Former Palestinian prisoners are speaking out to warn those still held in Israeli jails about a group of undercover informers seeking to trip them up, who are known as "birds."
The network apparently stretches far and wide, with these "birds" tasked with wheedling out confessions that lead to convictions through a mixture of charm, camaraderie and favours.
Often these Palestinians pose as militants jailed for anti-Israeli attacks.
Ahmed Azzam, 30, says his first exposure to the "birds" was after several unsuccessful Israeli attempts at interrogating him.
"When I was 18, I was arrested by the army and charged with setting fire to an Israeli bus. I was interrogated by the security services but did not confess," he said.
"After three days of interrogation I was taken to a room with other Palestinian prisoners, who started talking to me and getting to know me.
"One said he'd shot at Israeli targets, and another said his brother had been killed, so I thought I was in a room full of revolutionaries," Azzam said.
"I mentioned I was craving sweets, and the next day they got me some," he said, noting it was a type that it was not possible to get hold of in prison.
"They treated me well."
And it worked.
"After this treatment and hearing of their heroics against the occupation, I told them what I did and how a friend and I burned the bus."
Three days later, he found himself in court where he was convicted and handed a three-year sentence -- all based on what he had said in the "bird room" although none of it was brought up as evidence due to the secretive nature of the system.
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Fifty-year-old Musa Hassan, had a similar experience 15 years ago when he was taken to one such cell after 10 days of interrogation over his alleged affiliation with a Palestinian militant group.
"When you go into the cell, the men approach you and introduce themselves as members of Fatah or Hamas," he told AFP.
"I already knew about the bird rooms, or 'rooms of shame' as they're also known, so I told them I hadn't done anything and had been wrongly accused," he said.
But based on a confession by another member of his group, Hassan was given a two-year sentence.
Lawyers acknowledge birds are widely used to great effect by Israel, although the evidence gleaned from them rarely comes up directly in court.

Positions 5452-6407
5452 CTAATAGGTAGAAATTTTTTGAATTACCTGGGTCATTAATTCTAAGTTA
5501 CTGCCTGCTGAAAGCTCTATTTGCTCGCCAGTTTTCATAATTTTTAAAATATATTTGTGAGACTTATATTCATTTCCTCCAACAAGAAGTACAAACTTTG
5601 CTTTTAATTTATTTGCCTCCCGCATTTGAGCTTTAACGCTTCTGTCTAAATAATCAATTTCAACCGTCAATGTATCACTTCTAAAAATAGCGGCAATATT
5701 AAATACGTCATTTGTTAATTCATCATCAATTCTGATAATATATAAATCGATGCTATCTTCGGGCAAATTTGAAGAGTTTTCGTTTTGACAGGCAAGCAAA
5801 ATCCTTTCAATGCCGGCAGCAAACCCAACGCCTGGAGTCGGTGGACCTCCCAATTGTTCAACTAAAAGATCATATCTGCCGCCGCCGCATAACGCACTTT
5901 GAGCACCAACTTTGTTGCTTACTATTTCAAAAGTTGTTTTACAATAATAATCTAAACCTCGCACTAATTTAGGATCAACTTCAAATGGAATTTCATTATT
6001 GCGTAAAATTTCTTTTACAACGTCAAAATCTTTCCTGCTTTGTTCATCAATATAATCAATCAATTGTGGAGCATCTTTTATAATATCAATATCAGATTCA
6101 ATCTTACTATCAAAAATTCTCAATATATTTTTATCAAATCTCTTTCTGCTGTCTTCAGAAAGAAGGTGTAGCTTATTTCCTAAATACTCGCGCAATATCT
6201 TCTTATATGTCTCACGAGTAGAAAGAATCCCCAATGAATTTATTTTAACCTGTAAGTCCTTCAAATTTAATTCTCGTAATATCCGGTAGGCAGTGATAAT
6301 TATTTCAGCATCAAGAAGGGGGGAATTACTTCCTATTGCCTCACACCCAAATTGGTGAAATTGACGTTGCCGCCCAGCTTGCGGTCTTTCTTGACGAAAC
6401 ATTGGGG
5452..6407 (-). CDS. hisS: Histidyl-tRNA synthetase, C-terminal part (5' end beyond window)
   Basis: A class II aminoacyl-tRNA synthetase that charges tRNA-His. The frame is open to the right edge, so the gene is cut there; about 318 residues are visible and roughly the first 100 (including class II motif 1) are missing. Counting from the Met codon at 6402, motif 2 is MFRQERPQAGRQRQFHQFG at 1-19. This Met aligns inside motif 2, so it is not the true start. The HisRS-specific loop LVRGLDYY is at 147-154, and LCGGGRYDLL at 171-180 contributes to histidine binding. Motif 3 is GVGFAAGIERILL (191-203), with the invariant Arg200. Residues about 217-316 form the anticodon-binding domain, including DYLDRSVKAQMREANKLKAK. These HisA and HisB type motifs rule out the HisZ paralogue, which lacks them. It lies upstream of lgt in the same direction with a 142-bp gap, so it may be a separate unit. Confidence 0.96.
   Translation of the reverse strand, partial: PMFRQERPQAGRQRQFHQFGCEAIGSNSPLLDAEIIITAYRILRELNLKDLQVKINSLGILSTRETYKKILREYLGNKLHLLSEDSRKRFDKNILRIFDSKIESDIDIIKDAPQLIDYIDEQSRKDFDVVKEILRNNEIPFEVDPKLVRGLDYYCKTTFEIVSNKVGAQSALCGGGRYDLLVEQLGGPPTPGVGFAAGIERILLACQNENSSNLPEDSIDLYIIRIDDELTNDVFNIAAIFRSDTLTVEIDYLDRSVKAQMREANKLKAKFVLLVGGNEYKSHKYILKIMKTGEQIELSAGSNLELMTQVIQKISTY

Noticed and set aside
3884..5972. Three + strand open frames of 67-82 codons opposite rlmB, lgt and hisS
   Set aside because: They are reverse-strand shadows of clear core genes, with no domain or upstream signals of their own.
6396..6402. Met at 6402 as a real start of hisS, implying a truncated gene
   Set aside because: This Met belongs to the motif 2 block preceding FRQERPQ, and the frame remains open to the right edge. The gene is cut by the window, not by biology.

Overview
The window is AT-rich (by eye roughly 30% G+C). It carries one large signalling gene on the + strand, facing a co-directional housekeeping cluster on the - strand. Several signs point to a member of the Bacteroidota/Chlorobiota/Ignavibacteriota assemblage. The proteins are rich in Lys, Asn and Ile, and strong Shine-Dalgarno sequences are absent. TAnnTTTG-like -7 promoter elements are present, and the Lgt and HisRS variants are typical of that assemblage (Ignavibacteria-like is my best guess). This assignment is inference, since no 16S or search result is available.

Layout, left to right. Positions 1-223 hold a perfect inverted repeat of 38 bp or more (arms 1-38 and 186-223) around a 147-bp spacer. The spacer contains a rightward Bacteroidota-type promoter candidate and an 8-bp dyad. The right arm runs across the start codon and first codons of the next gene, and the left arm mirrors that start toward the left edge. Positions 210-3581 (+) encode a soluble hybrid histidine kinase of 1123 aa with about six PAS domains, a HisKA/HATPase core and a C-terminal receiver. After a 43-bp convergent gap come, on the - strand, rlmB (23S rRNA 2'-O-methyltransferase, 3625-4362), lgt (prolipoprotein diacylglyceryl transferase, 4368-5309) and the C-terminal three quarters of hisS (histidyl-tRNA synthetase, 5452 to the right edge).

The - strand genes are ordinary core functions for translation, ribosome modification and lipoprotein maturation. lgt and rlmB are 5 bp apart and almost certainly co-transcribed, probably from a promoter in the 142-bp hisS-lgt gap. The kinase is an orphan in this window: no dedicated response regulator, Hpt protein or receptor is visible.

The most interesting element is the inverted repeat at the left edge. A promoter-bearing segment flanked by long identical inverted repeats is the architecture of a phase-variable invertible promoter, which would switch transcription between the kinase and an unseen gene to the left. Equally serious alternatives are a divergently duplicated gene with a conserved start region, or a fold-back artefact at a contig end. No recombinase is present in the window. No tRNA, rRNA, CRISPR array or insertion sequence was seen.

"Birds exist in Israeli prisons and are deployed among the prisoners," said Jawad Boulos, legal counsel for the Ramallah-based Prisoners Club.
Israel "doesn't usually use confessions given to the birds in court, but rather uses them to take them into interrogation again and question them about their admissions, and then get official confessions."
The birds' charm offensive, however, is not always guaranteed to get results.
And three months ago, Palestinian officials blamed the far more serious incident of the death of an inmate in detention on the use of "bird rooms" by Israel.
Arafat Jaradat, 30, died very suddenly in an Israeli jail in late February following several days of interrogation over stone throwing, with a Palestinian minister alleging he had been tortured to death, despite Israeli accounts of an apparent heart attack.
But his lawyer Kamil Sabbagh says his death occurred while he was in a bird room.
"It seems that Jaradat was transferred from Jalame detention centre to a special section for birds and died there," he said in a statement.
"There was no acknowledgement he was taken there and no official recognition of the existence of the birds section," Sabbagh said in a separate report on the same incident.
"But the majority of Palestinian prisoners who've been through interrogation have gone there and know it well, and often they confess there," he charged.